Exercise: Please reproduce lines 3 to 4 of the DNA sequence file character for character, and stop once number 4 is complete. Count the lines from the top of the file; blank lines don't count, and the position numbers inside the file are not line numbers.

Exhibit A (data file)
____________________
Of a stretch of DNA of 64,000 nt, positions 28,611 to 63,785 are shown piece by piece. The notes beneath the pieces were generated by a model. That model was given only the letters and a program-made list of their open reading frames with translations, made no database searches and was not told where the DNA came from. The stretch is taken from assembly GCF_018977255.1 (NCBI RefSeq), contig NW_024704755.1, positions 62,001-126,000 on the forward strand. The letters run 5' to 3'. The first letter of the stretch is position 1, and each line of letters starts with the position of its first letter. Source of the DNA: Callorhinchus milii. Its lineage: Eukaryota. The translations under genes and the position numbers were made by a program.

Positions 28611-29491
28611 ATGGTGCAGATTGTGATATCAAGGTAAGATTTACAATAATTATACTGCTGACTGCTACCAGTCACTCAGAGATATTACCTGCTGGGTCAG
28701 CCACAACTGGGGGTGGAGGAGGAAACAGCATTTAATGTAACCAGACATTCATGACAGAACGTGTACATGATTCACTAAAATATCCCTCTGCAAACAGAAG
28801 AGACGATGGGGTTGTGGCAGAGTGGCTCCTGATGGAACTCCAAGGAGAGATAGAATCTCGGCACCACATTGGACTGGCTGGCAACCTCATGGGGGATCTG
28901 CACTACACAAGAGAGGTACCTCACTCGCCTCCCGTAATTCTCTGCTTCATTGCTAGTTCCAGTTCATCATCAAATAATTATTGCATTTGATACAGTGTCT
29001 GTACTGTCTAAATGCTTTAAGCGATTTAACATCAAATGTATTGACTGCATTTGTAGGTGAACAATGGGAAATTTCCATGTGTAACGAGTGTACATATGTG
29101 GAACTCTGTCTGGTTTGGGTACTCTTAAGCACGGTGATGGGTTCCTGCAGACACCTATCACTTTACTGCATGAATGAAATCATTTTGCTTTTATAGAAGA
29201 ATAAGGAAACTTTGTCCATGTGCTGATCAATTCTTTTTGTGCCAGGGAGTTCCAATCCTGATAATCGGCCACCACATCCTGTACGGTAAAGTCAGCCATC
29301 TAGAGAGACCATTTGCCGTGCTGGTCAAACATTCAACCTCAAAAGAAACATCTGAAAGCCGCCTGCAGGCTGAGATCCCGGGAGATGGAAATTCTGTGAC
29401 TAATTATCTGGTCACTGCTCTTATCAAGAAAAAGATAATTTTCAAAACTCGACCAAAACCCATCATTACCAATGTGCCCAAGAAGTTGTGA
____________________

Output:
28611 ATGGTGCAGATTGTGATATCAAGGTAAGATTTACAATAATTATACTGCTGACTGCTACCAGTCACTCAGAGATATTACCTGCTGGGTCAG
28701 CCACAACTGGGGGTGGAGGAGGAAACAGCATTTAATGTAACCAGACATTCATGACAGAACGTGTACATGATTCACTAAAATATCCCTCTGCAAACAGAAG